I come outside the next morning to leave the key for the mechanic. Joey is with me, ready to give me a ride to work. Just for the hell of it, I start up my engine and...IT WORKS! I drive it all the way to work without any problem but a clacking noise from the engine and a chugging at very low speeds. I drive it for the entire next few days without any more problems, save for when I drive it up a steep hill and can here a boiling sound coming from the engine after I stop the car.

Yeah, I'm getting it looked at.

I'm expecting to get it back in the middle of next week.

Next time: My wacky adventures of riding the agia buses around this weekend.

*This was an actual typo that I made, but I think it was more of a Freudian slip.

Saturday, February 7, 2009


So, after reading the previous entry, Joey filled me in with the following detail about the AFN feed:

The feed of the Super Bowl came from AFN, which carries no commercials. AFN instead airs military announcements in place of commercials. These are of a sensitive military natures and are not allowed on civilian airwaves. Therefore, KVZK played alternate programming during the AFM program breaks.

Also, there's another album of pictures up on Facebook for those of you who haven't seen it yet. And for those of you who went through the whole thing before I had a chance to write all the captions, it now has all of the proper captions.

And for those of you who have seen it since I finished writing the captions almost a week ago, I've started working on the next one, so that'll be up eventually.

Monday, February 2, 2009

The Super Bowl, Samoan Style

I just watched the Super Bowl for the first time since arriving here. It was...ah...different.

But first, the runup to the Big Game. American Samoans LOVE American football, so it's a big deal here. Due to their size and athletic ability, there are quite a few Samoans in the NFL. And of course, the locals favor any team with a Samoan player. A lot of Samoans claimed to be "HUGE Steelers fans," but have never even heard of the world-famous Terrible Towel. The real truth is that they're fans of California-born safety Troy Polamalu, a Samoan.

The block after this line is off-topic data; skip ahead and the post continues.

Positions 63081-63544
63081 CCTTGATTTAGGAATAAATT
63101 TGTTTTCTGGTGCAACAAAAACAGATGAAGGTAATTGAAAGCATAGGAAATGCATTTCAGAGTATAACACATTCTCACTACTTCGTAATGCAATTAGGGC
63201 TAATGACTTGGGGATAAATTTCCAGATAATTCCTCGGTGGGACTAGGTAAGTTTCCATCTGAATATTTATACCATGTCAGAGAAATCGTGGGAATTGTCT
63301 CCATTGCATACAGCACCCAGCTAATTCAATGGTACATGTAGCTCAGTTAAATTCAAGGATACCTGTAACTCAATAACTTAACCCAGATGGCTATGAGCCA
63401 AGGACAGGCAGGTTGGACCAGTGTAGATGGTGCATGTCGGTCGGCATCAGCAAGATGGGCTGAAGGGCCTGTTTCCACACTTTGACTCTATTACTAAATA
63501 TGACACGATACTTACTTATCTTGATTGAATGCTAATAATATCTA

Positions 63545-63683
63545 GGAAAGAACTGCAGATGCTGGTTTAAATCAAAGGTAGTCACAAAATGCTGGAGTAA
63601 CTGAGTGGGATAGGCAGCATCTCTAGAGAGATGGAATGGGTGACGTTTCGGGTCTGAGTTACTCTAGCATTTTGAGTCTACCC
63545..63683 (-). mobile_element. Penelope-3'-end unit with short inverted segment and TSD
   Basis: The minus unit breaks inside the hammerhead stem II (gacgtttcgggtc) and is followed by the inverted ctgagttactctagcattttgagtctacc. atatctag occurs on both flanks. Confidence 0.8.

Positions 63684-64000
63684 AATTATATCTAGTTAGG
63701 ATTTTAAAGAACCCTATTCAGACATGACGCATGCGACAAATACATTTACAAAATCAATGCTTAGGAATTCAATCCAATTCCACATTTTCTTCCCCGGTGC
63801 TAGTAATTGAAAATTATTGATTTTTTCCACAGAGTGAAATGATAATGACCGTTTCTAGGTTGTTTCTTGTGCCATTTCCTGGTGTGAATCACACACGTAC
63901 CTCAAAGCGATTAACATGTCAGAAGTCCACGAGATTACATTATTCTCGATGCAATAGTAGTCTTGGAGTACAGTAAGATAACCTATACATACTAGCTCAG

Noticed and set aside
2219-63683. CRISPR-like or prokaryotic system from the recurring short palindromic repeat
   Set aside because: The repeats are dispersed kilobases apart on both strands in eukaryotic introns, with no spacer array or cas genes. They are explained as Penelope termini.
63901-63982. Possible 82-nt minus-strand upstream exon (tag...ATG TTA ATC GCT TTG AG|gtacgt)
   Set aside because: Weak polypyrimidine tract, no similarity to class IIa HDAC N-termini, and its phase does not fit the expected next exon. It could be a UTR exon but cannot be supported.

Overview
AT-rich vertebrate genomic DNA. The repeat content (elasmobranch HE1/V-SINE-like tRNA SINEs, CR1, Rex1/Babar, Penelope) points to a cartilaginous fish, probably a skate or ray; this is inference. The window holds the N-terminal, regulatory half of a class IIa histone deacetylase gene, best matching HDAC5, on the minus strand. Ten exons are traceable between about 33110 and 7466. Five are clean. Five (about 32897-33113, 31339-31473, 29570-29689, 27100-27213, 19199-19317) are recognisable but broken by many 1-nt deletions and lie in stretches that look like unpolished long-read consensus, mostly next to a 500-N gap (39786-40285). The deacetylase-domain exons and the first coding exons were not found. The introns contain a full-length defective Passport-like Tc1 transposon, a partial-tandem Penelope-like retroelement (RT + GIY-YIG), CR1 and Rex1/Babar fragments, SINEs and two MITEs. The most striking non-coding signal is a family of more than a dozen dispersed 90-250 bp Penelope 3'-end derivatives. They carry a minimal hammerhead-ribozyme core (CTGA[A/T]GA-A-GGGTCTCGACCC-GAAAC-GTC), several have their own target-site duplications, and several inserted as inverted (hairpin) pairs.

I was also interested to learn that one of the players for the Carolina Panthers is a Tongan. Which really gave everyone here a reaction of "Oh." Turns out the Samoans and Tongans don't get along very well. Possibly due to centuries of war between them.

I ended up watching it in Taps Sports Bar, because our radio station had a live braodcast there, and I figured I might as well watch it with the people I know best (and where they have $2 Heinekens). The live broadcast ended about 10 minutes before the game started, and half of the people with the station left at that. But the rest of them stayed, and I was pretty nicely settled in (had just started a beer) so I stayed. I had a couple of nachos and some "Chile fries," according to the menu. I had no idea that Taps had such international cuisine.

It's incredibly weird to see a Super Bowl in the middle of the day. For almost the entire first half, it felt like just an ordinary football game on a Sunday afternoon. Plus, all the excellent Super Bowl commercials are gone.

See, since my station is set to become the NBC affiliate and already kinda/sorta is, we had the rights to the game. But Joey wanted our small sales staff to focus on getting long-term sponsors for the station, rather than just a few short-term sponsors for the game. Plus, it would be a lot of work to get ready for, and we're still only available on cable in a place where only about 5,000 homes have it. And it would suck to have to cram your giant Samoan agia (extended family) into the house of the one guy you know that has cable (as rival station/fake Fox affiliate Malama forced them to do last year). So we gave the game to government-owned station KVZK.

All live sports get here via the Armed Forces Network satellite feed. But for whatever reason, the AFN doesn't want the Samoan populace watching their commercials (I guess the website for info on how to get the most out of your GI Bill money is a closely guarded military secret), so they have to be covered up with something. Presumably because we gave them the game, we didn't let them air any commercials. So KVZK instead used footage of some kind of candlelight vigil for the troops in Iraq and Afghanistan. And something else that appeared to be a funeral for a Samoan soldier killed in action. They also cut out almost all of the speakers and hymns from both of these things, so the first five commercial breaks were literally just people walking up and putting candles on an altar.


It's like they decided to air the most depressing thing that I couldn't possibly make fun of.

Anyhow, watching the game went really well. Except that the captions on the TV were set with all of our Spanish-speaking Samoan friends in mind.

I tried to help them fix this during the "commercial" break, but the controls for that were only on the remote, which had been lost. Turns out it's one of those TVs where they used up all the buttons on the set for things that 99% of people are afraid to touch, lest they find themselves watching everything in black and white with a permanently squished horizontal picture and all of the captions in Tongan.